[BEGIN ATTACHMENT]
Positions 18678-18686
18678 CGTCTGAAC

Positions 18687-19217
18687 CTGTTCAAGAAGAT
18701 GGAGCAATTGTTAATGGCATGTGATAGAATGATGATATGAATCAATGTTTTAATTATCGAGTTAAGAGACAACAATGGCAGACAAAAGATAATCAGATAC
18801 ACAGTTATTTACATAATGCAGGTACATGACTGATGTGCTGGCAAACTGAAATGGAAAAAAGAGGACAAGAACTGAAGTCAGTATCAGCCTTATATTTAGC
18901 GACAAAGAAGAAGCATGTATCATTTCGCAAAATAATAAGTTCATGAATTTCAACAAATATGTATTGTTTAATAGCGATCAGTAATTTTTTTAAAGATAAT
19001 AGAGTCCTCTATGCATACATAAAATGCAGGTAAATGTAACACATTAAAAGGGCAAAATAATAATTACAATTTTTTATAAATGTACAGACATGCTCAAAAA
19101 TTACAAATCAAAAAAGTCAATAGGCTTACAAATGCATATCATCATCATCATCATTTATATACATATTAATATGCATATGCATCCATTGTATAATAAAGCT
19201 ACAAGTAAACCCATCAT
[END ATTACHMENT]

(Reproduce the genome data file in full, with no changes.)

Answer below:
Positions 18678-18686
18678 CGTCTGAAC

Positions 18687-19217
18687 CTGTTCAAGAAGAT
18701 GGAGCAATTGTTAATGGCATGTGATAGAATGATGATATGAATCAATGTTTTAATTATCGAGTTAAGAGACAACAATGGCAGACAAAAGATAATCAGATAC
18801 ACAGTTATTTACATAATGCAGGTACATGACTGATGTGCTGGCAAACTGAAATGGAAAAAAGAGGACAAGAACTGAAGTCAGTATCAGCCTTATATTTAGC
18901 GACAAAGAAGAAGCATGTATCATTTCGCAAAATAATAAGTTCATGAATTTCAACAAATATGTATTGTTTAATAGCGATCAGTAATTTTTTTAAAGATAAT
19001 AGAGTCCTCTATGCATACATAAAATGCAGGTAAATGTAACACATTAAAAGGGCAAAATAATAATTACAATTTTTTATAAATGTACAGACATGCTCAAAAA
19101 TTACAAATCAAAAAAGTCAATAGGCTTACAAATGCATATCATCATCATCATCATTTATATACATATTAATATGCATATGCATCCATTGTATAATAAAGCT
19201 ACAAGTAAACCCATCAT